A Guest Review by Sammy
Review Summary: An uneven futuristic story that explores bigotry and bullying along with its resulting damage in a uniquely clever way.
Blurb: The first alien immigrants arrived on Earth long before Henry Meekes was born. Now they’re policed by the government, forbidden from attending school, and assigned menial jobs to prevent them from becoming drains on human society. Twenty-two-year-old Kaden, for example, was assigned the job of sex worker. When eighteen-year-old Henry and his friend Ellil meet Kaden in a grotty backroom to avail themselves of his services, alien rights are the furthest thing from their minds. It’s not until afterward, when Henry is trying to remind himself aliens can’t get enough of sex, that he questions his actions and the rules of the world he lives in. Something about Kaden compels Henry to return again and again—but only as a friend. Soon he and his classmates hatch a plan to free Kaden, but even if they succeed, the world is still full of prejudice against aliens—and those who love them.
Review: I have never so desperately wanted to give a story 5 stars as I have this one. It pains me–literally pains me to give it only 3.5 stars…but in all fairness to you dear reader, there were some flaws within this story that could not be overlooked–despite how wonderful it’s theme and intent proved to be. I also need to mention that this story was birthed out of Fanfic origins. As I am unfamiliar with Fanfic–(I know–GASP!) I will leave it at that. But let’s begin with the best this story has to offer–because indeed, it gave so very much.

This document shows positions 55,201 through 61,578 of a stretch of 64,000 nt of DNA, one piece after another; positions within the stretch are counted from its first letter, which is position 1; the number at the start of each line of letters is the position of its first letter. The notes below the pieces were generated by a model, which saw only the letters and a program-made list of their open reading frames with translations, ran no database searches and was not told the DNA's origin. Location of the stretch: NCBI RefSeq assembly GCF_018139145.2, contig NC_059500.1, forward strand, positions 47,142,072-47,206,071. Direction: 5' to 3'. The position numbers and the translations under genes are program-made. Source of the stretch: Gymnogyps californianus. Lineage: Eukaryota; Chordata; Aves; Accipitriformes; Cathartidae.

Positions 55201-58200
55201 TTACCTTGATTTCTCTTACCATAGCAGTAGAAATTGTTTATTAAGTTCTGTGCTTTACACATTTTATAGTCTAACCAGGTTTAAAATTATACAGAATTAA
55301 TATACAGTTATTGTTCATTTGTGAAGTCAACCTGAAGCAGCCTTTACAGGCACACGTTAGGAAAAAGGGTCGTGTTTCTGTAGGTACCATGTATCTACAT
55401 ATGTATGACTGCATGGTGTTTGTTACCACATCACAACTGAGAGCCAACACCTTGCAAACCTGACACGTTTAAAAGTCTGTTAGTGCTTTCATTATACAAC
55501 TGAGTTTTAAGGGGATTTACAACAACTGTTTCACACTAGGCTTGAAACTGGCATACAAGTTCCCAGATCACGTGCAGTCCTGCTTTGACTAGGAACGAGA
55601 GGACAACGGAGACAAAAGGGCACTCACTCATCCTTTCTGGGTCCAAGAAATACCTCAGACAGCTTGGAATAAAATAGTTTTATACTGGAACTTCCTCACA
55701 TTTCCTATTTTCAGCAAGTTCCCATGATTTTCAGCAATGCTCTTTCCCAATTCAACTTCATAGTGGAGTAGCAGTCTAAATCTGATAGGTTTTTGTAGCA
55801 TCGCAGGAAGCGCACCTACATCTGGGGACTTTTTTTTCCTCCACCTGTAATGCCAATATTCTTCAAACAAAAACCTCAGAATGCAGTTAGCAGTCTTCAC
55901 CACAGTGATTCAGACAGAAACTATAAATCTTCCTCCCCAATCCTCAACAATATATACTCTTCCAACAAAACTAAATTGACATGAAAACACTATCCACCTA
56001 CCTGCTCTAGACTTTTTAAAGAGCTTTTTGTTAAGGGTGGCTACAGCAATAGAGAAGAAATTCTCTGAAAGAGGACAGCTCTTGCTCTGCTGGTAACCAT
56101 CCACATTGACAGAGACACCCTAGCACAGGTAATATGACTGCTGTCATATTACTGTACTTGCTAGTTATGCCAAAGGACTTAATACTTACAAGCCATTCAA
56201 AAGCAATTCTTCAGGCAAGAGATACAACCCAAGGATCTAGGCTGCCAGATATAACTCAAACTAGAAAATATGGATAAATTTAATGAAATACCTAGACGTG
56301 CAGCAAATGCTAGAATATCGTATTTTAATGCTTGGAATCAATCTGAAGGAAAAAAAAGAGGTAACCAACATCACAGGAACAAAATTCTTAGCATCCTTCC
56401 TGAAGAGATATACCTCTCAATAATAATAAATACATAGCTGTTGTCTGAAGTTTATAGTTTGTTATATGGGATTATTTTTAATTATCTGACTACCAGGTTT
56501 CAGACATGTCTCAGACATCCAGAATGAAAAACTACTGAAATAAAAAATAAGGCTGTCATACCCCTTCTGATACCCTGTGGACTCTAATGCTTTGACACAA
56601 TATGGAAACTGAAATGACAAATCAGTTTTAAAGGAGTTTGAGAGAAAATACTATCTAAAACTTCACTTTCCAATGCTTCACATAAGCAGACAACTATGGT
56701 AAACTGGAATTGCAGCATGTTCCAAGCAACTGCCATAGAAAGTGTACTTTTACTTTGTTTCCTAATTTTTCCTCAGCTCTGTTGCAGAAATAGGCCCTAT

“Henry shut out Ellil’s rush of dirty language. The alien was so beautiful that he didn’t want to hear it demeaned. Anything that could make him feel this good deserved to be praised, not called names.”
The place? Probably Earth. The time? Definitely well into the future. The reality that bigotry and bullying have somehow been eradicated in our future as a human race? Unfortunately, no–in fact, it has grown exponentially.
Henry is a high school senior and best friends with the governor’s son, Ellil. Because of the power Ellil’s dad wields, the boy never bears the consequences for his actions–and, because of this frustrating dichotomy, his teacher’s often give Ellil’s punishment to whomever he is hanging with at the time, poor Henry!
However despite this, Henry and Ellil share genuine affection for one another and fall into one scrape after another. Thus at the beginning of the story, we find them sneaking away from their boarding school to take in the sights and sounds of McDougall’s Fun House & Arcade–a place where aliens are free to show off their talents and move about independent of the government mandated drug Patacil–a sedative that made the aliens more manageable in their every day jobs.
It seems that in Henry’s society, at grade seven there is a DNA swab done on all students–those found to have alien DNA were whisked away, never to be seen again. In reality they were the workforce that ran the city–and the black market sex trade. Brutal, mindless and degrading–that is what pops to mind in this next chapter of the story.
Ellil and Henry decide to use the tickets they have won from skeeball to visit the back room of the arcade and have sex with an alien. What they find is, for Henry, an eye opening revelation. So many lies that they had been told about the aliens–how they enjoy repeated rape–of course men, paying and lining up to take advantage of an alien who is strapped to a table and forced to endure anal intercourse or give blowjobs is not called rape—no–because the alien likes it–really.
This was the first time I felt the bile rise in my throat.
Henry becomes besotted with the alien. He returns night after night–pays his tickets and sits, watching. As time goes on, he begins to wonder if the alien, who is drugged out of his mind, really does like his life. Then one night it happens, the alien speaks–two simple words that will turn Henry’s life upside down: “Help me.”